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Court blocks woman who was married to her late sister's husband from being sole beneficiary of the estate

A woman has been blocked from being the sole executor of her late husband’s estate. File Picture

A woman has been blocked from being the sole executor of her late husband’s estate. File Picture

Published Aug 26, 2023


The High Court in Johannesburg ruled that a woman who married her late sister’s husband, could not be the sole executor of the late husband’s estate, as she was not his only wife.

Mpine Phasha was married to Fredis Phasha who was also her sister’s husband.

Fredis first got married to Mathebela Phasha in 1976 and they had four children during their marriage.

In 1980, Mathebela became ill and could no longer take care of her children and fulfil her role as a wife. Using their Sepedi customs, her family requested her sister Mpine to step into her role.

Mpine got married to Fredis and also had four children.

Both marriages were concluded in terms of customary law.

Fredis died on February 21, 2021, and elders in the Phasha family determined that Mokgwale Phasha should be appointed as the executor of the estate.

Mokgwale is Mathebela and Fredis’ son.

On June 28, 2021, Mathebela also died.

In November 2021, Mokgwale discovered that his aunt, Mpine, had already approached the Master of the High Court in Johannesburg and was appointed as the executor of the estate.

Among other things, the estate includes a number of private cars and livestock to the value of R99,000.

This prompted Mokgwale to launch an application to ensure that the executor was appointed in accordance with the family elders’ wishes.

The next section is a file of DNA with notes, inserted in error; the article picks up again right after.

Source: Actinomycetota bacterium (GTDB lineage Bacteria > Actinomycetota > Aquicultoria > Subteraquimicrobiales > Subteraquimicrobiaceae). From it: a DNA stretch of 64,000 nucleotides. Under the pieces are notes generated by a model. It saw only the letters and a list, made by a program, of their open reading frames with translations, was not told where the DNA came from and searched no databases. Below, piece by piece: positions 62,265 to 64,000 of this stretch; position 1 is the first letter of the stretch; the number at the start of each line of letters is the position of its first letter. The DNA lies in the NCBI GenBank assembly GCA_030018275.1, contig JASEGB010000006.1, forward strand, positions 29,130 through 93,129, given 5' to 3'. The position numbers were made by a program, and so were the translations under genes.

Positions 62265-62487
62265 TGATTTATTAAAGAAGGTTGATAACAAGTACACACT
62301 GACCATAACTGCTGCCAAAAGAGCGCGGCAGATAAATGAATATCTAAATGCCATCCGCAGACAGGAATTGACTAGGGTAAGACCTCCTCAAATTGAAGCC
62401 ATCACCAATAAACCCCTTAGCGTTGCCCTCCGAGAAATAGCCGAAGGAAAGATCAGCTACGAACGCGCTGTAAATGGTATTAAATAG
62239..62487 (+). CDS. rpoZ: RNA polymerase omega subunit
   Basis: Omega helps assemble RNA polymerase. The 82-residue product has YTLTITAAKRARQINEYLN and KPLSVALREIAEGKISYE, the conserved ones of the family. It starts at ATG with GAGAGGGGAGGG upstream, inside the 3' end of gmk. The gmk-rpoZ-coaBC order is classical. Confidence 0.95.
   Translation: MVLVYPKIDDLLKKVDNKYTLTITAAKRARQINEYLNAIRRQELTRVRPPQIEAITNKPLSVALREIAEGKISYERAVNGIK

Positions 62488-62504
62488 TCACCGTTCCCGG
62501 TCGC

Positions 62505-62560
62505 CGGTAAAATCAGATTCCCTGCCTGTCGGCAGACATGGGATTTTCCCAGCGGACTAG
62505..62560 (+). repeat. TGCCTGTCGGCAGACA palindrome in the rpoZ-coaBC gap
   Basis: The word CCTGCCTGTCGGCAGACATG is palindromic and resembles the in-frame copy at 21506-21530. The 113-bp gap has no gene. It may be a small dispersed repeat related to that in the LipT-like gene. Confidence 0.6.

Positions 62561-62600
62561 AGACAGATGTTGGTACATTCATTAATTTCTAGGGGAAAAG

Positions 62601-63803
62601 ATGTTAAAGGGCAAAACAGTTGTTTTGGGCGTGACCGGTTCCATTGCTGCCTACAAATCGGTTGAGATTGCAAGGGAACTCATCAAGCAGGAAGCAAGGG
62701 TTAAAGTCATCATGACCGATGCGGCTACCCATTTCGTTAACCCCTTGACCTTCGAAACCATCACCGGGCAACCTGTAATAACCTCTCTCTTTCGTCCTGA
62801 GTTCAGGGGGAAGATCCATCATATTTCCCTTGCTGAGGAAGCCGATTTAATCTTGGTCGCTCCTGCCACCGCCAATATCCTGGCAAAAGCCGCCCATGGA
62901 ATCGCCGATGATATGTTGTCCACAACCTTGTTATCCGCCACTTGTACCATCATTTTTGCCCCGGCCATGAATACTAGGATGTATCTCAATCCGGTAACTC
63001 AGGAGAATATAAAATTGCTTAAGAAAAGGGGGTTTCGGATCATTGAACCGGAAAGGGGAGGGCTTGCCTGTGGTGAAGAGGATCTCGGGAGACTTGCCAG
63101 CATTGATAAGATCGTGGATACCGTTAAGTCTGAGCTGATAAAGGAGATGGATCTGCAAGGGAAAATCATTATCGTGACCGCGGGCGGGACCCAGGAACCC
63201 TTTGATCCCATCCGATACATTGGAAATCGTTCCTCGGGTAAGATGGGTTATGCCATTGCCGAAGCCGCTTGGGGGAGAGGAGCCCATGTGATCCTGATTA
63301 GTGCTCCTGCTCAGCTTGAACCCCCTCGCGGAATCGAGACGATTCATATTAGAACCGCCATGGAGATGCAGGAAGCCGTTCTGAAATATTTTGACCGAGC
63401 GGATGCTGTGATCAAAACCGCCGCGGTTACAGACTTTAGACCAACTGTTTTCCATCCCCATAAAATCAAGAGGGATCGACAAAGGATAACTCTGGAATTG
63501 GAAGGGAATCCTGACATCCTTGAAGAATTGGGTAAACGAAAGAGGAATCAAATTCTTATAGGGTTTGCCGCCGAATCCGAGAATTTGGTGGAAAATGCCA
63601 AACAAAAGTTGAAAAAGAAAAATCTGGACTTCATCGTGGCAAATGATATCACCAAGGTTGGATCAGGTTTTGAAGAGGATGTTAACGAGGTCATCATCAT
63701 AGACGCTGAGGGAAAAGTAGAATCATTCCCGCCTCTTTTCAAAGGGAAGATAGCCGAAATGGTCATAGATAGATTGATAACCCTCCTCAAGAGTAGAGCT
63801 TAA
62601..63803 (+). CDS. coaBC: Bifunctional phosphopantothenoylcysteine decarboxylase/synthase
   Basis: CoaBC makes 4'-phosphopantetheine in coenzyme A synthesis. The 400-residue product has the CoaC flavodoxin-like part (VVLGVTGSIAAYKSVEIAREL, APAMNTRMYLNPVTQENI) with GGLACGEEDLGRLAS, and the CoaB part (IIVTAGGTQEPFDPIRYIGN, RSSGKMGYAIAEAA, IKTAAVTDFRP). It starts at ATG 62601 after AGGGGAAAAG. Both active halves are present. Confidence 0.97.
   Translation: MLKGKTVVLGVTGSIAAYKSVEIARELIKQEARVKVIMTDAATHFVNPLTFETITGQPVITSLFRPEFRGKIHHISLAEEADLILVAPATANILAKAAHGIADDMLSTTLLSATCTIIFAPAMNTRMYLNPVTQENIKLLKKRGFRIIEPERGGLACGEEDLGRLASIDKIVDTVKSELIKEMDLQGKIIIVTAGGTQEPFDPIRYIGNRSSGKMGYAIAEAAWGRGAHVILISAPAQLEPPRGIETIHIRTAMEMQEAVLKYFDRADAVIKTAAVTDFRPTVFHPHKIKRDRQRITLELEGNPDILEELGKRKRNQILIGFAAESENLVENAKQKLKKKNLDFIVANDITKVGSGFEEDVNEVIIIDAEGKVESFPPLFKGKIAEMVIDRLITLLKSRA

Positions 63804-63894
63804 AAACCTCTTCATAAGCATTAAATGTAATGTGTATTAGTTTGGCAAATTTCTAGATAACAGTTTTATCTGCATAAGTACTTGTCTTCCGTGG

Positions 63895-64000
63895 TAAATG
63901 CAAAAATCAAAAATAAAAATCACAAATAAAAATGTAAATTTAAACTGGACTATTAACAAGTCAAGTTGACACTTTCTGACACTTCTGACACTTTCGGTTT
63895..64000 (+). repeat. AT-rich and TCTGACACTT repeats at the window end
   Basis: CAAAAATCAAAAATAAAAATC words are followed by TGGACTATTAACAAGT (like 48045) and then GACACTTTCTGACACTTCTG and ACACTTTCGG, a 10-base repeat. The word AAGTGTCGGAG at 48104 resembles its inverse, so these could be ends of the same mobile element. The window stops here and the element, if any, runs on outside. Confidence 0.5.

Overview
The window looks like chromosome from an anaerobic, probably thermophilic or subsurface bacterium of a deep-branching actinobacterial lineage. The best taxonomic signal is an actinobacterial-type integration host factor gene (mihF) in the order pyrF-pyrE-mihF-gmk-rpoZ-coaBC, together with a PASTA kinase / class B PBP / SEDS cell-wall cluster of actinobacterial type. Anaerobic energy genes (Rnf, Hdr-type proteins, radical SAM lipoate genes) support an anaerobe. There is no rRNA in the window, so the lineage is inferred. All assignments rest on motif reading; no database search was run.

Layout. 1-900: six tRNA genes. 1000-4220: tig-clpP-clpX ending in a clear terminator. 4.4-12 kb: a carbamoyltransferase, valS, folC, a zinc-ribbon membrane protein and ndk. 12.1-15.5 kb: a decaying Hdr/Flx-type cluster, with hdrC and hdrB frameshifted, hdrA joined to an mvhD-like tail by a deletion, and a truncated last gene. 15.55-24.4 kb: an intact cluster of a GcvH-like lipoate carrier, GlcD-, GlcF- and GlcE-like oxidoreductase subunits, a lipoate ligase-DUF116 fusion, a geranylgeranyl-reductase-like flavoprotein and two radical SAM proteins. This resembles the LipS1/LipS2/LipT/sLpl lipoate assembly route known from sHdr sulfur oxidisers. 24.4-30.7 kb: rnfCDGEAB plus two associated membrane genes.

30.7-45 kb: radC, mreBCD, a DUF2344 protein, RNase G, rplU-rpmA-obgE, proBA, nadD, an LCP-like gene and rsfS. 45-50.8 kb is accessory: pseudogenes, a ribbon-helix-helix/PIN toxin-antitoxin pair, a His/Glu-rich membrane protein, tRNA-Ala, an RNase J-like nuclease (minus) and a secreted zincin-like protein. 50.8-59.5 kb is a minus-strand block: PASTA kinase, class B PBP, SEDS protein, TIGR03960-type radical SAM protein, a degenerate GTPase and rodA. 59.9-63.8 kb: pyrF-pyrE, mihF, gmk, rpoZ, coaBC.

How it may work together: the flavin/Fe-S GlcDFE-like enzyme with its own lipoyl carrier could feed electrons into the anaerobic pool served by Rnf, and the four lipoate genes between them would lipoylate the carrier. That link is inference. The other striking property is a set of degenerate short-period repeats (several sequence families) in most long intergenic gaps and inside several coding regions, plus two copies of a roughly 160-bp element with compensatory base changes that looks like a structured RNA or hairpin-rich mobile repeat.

Having weighed both arguments, Judge Shanaaz Christine Mia said Mpine did not only marginalise her sister, but she completely discounted her in the estate as though she did not exist.

Judge Mia said there was no basis to discriminate between the two spouses.

She further mentioned that there was no reason for Mpine to hold a more superior position than Mokgwale’s mother in the marriage.

“Given the circumstances, the spouses' portion could not be allocated to one spouse alone ...This would be contrary to the Constitution and the purpose of the Act,” she said.

Judge Mia ordered the Master of the High Court to consider Mokgwale as the co-executor of the estate.

Mpine was interdicted from alienating in anyway or encumbering the immovable properties, pending the finalisation of the application.

She was also ordered to furnish Mokgwale with all bank accounts opened in the name of the estate, any amount paid into such bank accounts and any claim launched against the estate.

Judge Mia ordered Mpine to pay the costs of the application.